CHINESE SECURITY COOPERATION IN SOUTHEAST ASIA, 2000-2017: EVIDENCE FROM THAILAND AND THE PHILIPPINES
Bischoff, Kelly L.
Malley, Michael S.
Glosny, Michael A.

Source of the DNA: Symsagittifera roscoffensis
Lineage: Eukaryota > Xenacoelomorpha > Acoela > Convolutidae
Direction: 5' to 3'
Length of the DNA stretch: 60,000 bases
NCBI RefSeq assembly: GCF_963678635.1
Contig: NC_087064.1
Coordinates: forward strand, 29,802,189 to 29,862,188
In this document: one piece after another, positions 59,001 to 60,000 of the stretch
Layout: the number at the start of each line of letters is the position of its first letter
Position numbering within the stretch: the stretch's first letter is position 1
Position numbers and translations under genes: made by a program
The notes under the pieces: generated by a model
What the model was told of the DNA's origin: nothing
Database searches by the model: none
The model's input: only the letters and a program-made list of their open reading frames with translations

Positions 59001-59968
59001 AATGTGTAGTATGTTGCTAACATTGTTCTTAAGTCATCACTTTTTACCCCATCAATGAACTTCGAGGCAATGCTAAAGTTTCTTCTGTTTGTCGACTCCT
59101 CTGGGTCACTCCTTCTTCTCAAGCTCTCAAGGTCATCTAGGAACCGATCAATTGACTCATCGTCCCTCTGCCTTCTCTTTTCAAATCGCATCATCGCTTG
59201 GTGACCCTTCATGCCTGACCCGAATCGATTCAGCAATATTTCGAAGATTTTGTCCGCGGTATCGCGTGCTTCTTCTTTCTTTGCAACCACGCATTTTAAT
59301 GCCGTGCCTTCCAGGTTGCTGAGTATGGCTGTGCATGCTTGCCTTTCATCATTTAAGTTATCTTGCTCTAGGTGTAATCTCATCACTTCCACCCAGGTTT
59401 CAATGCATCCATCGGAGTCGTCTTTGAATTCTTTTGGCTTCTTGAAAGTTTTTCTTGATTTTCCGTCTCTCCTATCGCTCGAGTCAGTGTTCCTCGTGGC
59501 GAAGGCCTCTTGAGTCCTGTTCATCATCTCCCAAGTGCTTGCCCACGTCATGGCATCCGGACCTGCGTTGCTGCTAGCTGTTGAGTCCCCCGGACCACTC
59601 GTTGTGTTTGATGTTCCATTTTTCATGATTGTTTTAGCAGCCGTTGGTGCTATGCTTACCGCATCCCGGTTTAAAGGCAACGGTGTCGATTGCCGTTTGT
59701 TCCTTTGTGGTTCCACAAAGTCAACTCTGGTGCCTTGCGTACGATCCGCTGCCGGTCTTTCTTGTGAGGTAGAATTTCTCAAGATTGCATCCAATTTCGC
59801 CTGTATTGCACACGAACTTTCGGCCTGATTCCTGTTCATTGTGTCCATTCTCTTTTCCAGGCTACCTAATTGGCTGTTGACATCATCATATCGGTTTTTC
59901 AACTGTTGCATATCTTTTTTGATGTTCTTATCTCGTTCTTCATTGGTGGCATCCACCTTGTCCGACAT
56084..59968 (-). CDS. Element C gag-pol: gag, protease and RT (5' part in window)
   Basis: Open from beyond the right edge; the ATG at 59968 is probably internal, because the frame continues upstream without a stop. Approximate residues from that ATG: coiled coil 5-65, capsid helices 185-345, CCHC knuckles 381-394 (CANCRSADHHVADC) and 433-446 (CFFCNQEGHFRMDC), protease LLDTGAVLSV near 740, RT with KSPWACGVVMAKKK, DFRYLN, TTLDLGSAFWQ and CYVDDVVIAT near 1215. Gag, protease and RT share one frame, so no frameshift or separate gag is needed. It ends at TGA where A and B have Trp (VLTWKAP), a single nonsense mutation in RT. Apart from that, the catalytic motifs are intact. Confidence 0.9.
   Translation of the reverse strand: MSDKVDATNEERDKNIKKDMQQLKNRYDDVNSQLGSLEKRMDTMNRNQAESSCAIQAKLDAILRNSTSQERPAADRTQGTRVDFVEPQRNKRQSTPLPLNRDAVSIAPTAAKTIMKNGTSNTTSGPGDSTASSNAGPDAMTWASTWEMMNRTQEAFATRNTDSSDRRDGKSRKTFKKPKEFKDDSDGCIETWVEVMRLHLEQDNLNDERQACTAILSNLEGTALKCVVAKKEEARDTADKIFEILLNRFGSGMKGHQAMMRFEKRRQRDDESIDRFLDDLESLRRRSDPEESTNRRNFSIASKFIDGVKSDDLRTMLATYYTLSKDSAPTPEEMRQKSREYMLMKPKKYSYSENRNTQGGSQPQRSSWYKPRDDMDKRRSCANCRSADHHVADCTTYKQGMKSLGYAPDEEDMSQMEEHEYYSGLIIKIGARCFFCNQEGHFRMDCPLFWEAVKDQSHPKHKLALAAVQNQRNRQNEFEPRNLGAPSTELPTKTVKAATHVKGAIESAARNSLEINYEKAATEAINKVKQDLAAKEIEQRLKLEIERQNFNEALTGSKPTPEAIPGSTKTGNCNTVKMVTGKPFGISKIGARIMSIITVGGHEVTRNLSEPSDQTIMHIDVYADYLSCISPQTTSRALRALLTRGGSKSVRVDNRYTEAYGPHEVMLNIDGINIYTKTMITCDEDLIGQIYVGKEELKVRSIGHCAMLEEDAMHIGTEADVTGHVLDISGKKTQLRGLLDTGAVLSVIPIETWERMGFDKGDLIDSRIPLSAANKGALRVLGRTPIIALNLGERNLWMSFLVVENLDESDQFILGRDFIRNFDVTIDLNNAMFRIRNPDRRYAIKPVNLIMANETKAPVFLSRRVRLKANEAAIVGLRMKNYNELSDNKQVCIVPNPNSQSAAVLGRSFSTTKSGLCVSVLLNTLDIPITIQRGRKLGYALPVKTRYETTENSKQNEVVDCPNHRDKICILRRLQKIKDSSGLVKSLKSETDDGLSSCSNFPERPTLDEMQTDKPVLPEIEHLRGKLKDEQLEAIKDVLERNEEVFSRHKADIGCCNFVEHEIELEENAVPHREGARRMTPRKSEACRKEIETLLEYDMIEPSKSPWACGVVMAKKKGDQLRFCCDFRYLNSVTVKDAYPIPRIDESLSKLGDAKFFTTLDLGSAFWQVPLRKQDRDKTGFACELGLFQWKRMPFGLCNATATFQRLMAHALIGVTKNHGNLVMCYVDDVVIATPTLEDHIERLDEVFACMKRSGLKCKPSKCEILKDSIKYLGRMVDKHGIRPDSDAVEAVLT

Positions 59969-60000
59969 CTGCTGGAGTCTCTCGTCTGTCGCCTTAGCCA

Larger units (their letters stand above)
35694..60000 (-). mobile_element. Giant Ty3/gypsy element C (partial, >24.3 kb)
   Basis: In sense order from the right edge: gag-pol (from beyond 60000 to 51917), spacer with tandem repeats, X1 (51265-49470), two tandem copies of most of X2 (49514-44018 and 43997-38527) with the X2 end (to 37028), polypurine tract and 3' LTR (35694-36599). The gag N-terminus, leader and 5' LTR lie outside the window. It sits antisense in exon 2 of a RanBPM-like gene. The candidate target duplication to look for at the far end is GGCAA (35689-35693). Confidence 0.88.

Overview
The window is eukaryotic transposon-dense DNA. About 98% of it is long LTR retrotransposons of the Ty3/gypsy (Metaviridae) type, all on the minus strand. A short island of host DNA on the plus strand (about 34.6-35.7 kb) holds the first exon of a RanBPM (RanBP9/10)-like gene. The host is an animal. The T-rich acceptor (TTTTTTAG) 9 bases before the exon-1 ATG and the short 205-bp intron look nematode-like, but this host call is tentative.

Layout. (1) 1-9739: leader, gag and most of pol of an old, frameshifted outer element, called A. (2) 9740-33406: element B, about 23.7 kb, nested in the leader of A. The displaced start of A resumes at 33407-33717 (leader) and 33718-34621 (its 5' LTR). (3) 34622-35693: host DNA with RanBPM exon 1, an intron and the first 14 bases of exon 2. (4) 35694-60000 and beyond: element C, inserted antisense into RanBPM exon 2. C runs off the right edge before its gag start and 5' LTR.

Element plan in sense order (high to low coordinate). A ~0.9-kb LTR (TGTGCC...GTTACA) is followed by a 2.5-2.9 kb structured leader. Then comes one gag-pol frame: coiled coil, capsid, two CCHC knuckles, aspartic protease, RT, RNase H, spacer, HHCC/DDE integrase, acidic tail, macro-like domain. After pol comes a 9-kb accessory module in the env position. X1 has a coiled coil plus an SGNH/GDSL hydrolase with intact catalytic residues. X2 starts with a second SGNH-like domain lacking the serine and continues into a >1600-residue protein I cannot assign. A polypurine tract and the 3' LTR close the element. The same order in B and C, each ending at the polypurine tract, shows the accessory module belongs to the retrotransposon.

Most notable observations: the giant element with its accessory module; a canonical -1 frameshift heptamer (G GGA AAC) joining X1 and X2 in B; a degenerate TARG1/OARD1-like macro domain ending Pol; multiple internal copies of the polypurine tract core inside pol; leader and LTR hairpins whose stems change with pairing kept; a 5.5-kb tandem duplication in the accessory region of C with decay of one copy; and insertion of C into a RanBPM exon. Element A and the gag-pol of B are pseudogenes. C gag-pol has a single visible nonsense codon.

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Since the turn of the 21st century, China has steadily expanded security cooperation in Southeast Asia, reflected in more frequent naval port calls and military exercises and in increased arms sales to states in the region. Why has China been pursuing closer security cooperation in Southeast Asia, and what factors influence the degree to which Southeast Asian states seek, accept, or reject security cooperation with China? This thesis finds that China is primarily motivated to improve security ties in Southeast Asia in order to establish regional preeminence and cement its status as a great power. Related and supporting Chinese objectives include using security cooperation to achieve the following: establish influence within key Southeast Asian states that can be wielded to serve Chinese interests, prevent encirclement by the United States or its allies, and assuage regional anxieties about perceived Chinese aggressiveness. This thesis also finds that factors influencing the degree to which Southeast Asian states seek, accept, or reject security cooperation with China include the level of U.S. security cooperation a state receives, an interest in diversification of security partnerships, the prevalence of illiberalism or human rights abuses, and the presence or absence of a territorial dispute with China.
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